Living with Diabetic Retinopathy: Coping Strategies and Support
Diabetic retinopathy is an eye disorder that causes damage to the blood vessels in the retina (i.e., the light-sensitive tissue at the back of the eye). The condition is a leading cause of blindness in adults, particularly if left untreated. In diabetic retinopathy, the retina's small blood vessels are damaged due to prolonged blood sugar elevation levels. Symptoms of the disorder may include distorted vision, the inability to distinguish colors, dark spots or floaters in the field of vision, and vision loss in advanced stages.
Coping Strategies Study
A study in the UK looked at a series of coping strategies for how people effectively manage diabetes-related sight problems. The trial included 57 people who talked about how they coped with vision loss, both practically and emotionally. In the study, 64% of participants used “problem-based” coping mechanisms, ”including:
- Exploring education
- Maintaining independence
- Passive coping (disengaging with the stressor by avoiding, denying, or withdrawing)
- Making changes to accommodate the level of functioning
- Active coping (e.g., seeking information, social support, professional help, changing environments, planning activities, and reframing the meanings of problems)
- Healthy diet and exercise
According to the study authors: “Some strategies are likely to improve functioning and decrease distress, whereas others are expected to reduce immediate distress while perpetuating this in the longer term.”
Coping with Diabetic Retinopathy
Living with diabetic retinopathy is often challenging, but the disorder can be managed effectively by employing positive coping strategies and seeking support. Managing diabetic retinopathy and coping with the condition is easier when incorporating coping strategies and resources.
Educate Yourself: Learning about the symptoms, progression, and treatment options of diabetic retinopathy can empower you and help you make informed choices and take effective actions. Studiesshow patient education effectively motivates a person’s action and implementing diabetic retinopathy self-management behaviors such as diet and medication compliance. Education was also found to be a foundation for diabetic retinopathy prevention and management.
Get regular comprehensive eye exams: Have regular eye exams with a retina specialist trained in diabetic eye care. In addition to detecting changes in your eyes, comprehensive exams can enable early intervention if needed, which lends itself to better treatment options.
Manage Your Blood Sugar: Eating a healthy diet, exercising regularly, and staying committed to your diabetes management plan to maintain healthy blood sugar levels is a self-empowering method of coping with diabetic retinopathy. The progress of diabetic retinopathy can be slowed down by maintaining stable blood sugar levels.
Maintain Blood pressure and cholesterol control: Diabetic retinopathy symptoms are exacerbated by high blood pressure and high cholesterol levels. It’s important to monitor your blood pressure and have your cholesterol levels checked regularly and follow your healthcare provider's recommendations for long-term management.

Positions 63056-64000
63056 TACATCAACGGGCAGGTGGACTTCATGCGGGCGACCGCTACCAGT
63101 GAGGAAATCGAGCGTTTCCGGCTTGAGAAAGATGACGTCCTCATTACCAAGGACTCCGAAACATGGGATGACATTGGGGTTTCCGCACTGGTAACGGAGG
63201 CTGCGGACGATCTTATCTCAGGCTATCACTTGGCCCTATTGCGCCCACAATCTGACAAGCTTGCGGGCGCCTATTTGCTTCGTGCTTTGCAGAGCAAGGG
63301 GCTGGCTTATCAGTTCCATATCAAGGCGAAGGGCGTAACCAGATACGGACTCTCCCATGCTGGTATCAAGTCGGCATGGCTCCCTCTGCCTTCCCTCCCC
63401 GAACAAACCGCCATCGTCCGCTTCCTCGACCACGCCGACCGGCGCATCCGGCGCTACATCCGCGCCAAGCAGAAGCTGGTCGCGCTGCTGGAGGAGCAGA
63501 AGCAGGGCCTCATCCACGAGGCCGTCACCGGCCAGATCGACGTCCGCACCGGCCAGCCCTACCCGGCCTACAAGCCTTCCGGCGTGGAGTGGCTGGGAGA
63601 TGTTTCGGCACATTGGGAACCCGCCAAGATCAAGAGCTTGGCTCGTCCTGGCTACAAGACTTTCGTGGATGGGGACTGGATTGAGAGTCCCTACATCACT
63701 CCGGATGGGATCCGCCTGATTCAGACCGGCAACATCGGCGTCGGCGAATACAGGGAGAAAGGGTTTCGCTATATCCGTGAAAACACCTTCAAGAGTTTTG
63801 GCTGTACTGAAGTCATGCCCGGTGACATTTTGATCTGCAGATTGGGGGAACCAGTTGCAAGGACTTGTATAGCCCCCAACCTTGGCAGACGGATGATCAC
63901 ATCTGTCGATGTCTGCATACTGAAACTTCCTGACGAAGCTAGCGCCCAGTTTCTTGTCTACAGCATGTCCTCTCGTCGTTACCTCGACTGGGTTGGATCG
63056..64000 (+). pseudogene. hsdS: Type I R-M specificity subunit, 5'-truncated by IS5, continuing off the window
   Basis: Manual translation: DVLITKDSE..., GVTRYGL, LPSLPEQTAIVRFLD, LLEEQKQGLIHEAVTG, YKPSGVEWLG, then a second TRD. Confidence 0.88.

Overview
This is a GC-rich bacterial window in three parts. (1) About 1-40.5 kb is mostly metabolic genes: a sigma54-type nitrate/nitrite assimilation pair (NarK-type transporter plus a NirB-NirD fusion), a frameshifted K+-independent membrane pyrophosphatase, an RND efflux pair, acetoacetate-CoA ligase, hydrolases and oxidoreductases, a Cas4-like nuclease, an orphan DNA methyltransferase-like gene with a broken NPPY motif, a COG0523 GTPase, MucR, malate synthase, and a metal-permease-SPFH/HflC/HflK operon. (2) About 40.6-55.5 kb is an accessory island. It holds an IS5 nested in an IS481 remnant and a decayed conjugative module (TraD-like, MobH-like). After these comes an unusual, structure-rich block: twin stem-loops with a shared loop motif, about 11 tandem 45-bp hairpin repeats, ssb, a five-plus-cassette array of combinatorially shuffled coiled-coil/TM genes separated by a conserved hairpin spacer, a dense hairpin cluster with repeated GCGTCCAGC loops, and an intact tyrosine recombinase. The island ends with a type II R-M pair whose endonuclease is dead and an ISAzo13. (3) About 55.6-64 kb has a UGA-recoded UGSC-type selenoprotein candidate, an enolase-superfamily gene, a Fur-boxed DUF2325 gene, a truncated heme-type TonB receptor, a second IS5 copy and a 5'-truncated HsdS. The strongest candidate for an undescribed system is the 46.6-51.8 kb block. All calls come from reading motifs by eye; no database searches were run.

Comply With Your Medication Regime: Maintaining medication compliance for controlling blood sugar enables you to participate in being part of the solution to slowing the progression of the disease.
Change your lifestyle: Integrate healthy habits into your lifestyle, such as quitting smoking, weight, and stress management. The changes you make to your lifestyle can positively affect your health, including eye health.
Utilize vision aids and technology: Learn about assistive devices, such as magnifying glasses, large-print materials, and audio-assisted devices to help compensate for vision loss.
Seek emotional support: Managing your emotional well-being can be difficult when you live with a chronic condition and particularly one in which you worry about permanent vision loss, such as diabetic retinopathy. Reach out to a family member, friend, or mental health professional if you need emotional support.
Find a support group: Attend in-person or online support group meetings to regularly connect with others who are living with diabetic retinopathy or vision loss. Consequently, when you share your challenges and emotional and physical experiences of living with the disorder, you will likely feel empowered and connected.
Explore options for rehabilitation services: People with diabetic retinopathy who have a significant vision impairment that impacts their daily activities may consider rehabilitation services offered by low-vision specialists. These eye doctors specialize in developing strategies for maximizing your remaining vision and increasing your independence.
Working closely with your healthcare team, such as a diabetic care provider and your retina specialist, to create an individualized plan of care for managing diabetic retinopathy is a powerful coping strategy. Your team can guide and support you during the long-term treatment or prevention of the disorder.
Schedule a Comprehensive Diabetic Eye Exam
Diabetic retinopathy must be diagnosed and treated early in the disease process to manage the disorder and prevent vision loss effectively. A comprehensive eye exam should be scheduled regularly for people with diabetes to monitor their eye health. Several treatment options are available, including laser therapy and medications that decrease swelling or repair abnormal blood vessels. Contact us today at Retina Associates Inc. to schedule your eye exam.